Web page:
Sea Ice Fracturing

  • Jérôm Weiss
Part of the SpringerBriefs in Earth Sciences book series (BRIEFSEARTH)


Two very different types of data are reviewed in this chapter: in-situ internal stress measurements in the one hand, and fracture, fault and fragmentation patterns as seen in aerial or satellite images on the other hand. In-situ stress records show that sea ice internal stress states lie within a Coulombic envelope whose shape and the associated internal friction coefficient are very similar to that obtained from brittle compressive failure tests on saline ice in the laboratory. This argues for a brittle rheology of sea ice involving faulting and friction. However, the sea ice shear strength, which can be unambiguously estimated around 30 kPa, is significantly lower than laboratory measurements, thus implying a scale effect on strength. In-situ stress records are also highly intermittent, either in terms of intensity or principal stress directions. This intermittency cannot be explained by wind forcing characteristics, but is instead the signature of short and transient fracturing/faulting episodes. In the spatial domain, these fracturing events generate scale invariant fracture networks. From these observations, a multiscale statistical model based on the superposition of numerous discrete displacements associated to fracturing/faulting episodes can be built to explain the characteristics of sea ice deformation.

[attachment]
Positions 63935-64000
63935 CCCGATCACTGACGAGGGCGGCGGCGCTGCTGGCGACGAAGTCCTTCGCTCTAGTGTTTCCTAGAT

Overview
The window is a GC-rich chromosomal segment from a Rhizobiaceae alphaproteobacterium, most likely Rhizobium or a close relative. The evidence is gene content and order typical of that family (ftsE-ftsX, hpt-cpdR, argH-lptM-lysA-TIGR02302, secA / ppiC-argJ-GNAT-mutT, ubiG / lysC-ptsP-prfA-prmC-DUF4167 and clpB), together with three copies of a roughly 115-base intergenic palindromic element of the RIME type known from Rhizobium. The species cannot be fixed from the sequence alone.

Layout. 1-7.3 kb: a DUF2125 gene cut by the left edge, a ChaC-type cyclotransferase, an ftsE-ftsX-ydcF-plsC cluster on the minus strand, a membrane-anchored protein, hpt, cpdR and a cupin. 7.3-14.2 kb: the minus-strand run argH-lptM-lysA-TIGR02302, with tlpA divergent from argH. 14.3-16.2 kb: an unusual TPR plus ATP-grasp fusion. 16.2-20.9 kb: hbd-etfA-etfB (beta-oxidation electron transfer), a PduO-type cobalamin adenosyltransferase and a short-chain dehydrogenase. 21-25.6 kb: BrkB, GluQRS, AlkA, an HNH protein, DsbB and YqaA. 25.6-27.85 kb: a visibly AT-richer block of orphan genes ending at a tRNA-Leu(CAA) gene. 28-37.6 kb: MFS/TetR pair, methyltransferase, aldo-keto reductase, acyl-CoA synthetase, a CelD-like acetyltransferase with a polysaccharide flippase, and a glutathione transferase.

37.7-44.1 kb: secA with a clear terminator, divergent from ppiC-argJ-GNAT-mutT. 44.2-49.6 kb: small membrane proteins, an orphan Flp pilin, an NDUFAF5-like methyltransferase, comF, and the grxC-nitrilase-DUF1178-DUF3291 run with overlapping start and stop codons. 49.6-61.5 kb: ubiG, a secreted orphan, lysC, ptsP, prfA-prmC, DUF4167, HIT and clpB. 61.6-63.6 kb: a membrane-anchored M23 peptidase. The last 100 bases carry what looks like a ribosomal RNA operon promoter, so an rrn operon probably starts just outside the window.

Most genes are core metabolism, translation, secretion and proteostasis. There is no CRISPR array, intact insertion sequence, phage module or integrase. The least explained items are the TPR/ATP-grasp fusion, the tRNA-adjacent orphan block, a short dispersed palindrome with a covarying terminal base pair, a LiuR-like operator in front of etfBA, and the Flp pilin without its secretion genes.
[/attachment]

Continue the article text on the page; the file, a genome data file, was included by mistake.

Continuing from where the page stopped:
Fracture Network Brittle Deformation Principal Stress Direction Crustal Seismicity Internal Friction Coefficient 
These keywords were added by machine and not by the authors. This process is experimental and the keywords may be updated as the learning algorithm improves.


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© The Author(s) 2013

Authors and Affiliations

  1. 1.Géophysique de l’EnvironnementLaboratoire de Glaciologie etSaint-Martin d’Hères cedexFrance

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